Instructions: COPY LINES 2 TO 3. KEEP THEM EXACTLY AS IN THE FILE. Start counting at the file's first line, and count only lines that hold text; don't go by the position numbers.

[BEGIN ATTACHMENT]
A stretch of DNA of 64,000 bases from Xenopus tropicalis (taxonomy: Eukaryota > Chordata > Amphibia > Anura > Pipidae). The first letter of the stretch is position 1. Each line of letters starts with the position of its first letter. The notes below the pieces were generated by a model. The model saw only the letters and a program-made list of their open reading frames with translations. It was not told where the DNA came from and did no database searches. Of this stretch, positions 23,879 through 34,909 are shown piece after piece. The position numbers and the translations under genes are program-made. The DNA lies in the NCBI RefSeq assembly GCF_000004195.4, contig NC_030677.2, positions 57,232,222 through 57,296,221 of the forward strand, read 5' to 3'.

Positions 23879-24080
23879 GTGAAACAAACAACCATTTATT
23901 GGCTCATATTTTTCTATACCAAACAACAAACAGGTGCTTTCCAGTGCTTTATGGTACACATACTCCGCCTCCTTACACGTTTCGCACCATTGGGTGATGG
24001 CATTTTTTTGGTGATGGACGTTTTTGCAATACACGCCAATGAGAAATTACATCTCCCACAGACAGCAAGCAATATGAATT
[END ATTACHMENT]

Positions 23879-24080
23879 GTGAAACAAACAACCATTTATT